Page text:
Pedantic resemblances to its influence are inevitable, however, May the Devil Take You is bold enough to differ in all its nightmarish way. While it's a cabin-in-the-wood story—only the cabin is changed into an abandoned resting villa (well, it's a holiday cabin for Indonesians after all) with a ...
Review Kafir (2018): After the gruesome death of the father, a family is plagued by mysterious atrocities in amidst of overwhelming grieves and senses of isolation. Simple as it may sound, Kafir (subtitled ‘Bersekutu dengan Setan’, trans. ‘selling one’s soul to the devil’) is surprisingly delivering an above-average performance among Indonesian new-wave horrors.
In Kafir, the terror comes when the recently widowed Sri (Putri Ayudya, delivering one of the best horror performances in the recent years) begins to believe that an insidious force is preying on her family. Starting off with her husband (Teddy Syah), the malicious energy she allegedly guesses as a result of ‘santet’—a form of evil spell in local occultism—gets enraged in endangering her and her two children (Rangga Azof and Na...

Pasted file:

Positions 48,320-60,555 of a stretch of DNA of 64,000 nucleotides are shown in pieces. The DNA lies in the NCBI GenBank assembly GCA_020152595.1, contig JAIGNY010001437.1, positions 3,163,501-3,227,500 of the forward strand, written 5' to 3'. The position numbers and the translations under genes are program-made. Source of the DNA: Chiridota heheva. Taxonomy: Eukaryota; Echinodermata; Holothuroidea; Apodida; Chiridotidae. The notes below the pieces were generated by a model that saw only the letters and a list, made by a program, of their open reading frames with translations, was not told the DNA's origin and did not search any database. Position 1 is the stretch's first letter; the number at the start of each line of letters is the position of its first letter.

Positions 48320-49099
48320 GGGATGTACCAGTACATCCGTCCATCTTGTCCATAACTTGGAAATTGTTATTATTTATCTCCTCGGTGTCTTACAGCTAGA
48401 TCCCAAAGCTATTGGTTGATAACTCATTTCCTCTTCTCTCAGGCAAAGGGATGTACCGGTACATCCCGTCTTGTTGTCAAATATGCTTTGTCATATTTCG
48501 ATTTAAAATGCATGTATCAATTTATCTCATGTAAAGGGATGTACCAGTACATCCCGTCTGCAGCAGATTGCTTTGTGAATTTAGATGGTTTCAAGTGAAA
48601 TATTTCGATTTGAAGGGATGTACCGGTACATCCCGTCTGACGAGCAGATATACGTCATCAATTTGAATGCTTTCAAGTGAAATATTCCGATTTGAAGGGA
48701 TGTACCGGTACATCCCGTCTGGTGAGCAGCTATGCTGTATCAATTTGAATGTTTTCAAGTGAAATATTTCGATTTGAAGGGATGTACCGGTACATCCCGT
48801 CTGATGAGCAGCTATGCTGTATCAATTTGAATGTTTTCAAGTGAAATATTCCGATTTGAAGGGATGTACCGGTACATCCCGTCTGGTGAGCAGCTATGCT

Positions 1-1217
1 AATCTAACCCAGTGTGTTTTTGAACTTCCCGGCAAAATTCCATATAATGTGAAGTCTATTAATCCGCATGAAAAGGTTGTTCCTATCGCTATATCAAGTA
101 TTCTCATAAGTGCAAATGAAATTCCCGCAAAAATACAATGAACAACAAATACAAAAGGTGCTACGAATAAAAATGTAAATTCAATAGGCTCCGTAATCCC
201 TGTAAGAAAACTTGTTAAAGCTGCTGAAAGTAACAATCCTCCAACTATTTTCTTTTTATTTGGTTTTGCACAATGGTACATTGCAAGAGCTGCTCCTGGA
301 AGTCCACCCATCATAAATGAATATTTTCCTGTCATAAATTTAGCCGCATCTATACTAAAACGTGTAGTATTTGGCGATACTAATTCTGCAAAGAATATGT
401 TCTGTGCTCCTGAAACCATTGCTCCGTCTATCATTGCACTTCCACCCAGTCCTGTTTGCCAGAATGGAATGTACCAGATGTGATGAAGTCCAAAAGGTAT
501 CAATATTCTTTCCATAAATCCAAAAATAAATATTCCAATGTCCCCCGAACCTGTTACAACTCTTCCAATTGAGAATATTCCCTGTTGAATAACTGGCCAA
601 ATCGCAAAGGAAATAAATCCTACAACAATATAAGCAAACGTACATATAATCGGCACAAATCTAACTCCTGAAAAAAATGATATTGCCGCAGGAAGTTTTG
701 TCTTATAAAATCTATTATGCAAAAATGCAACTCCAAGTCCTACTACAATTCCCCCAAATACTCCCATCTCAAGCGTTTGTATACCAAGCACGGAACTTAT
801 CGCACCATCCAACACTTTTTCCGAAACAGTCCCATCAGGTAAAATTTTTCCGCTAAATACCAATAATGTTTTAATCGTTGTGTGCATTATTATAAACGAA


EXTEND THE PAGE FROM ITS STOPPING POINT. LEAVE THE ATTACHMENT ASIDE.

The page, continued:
Review Brother of the Year: In Vitthaya Thongyuyong’s GDH-produced blockbuster, what started out as a family dramedy about sibling rivalry quickly escalates into a full-fledged sentimental drama in an unexpected (but effectively presented) turn.
GDH darling, Sunny Suwanmethanont, stars as Chut—a less-motivated slacker, whose perfectly filthy bachelorhood life breaks after his multitalented sister, Jane (Urassaya Sperbund) returns home from her university time in Japan. As a blockbuster filled with sharp comedy materials upfront, it’s surprising that Brother of the Year takes a bold (but not strange) move to bit-by-bit leave its non-serious material (which powered most of its first half) and focus on a serious material, which might, at least, get lumps in your throat.
Similar to othe...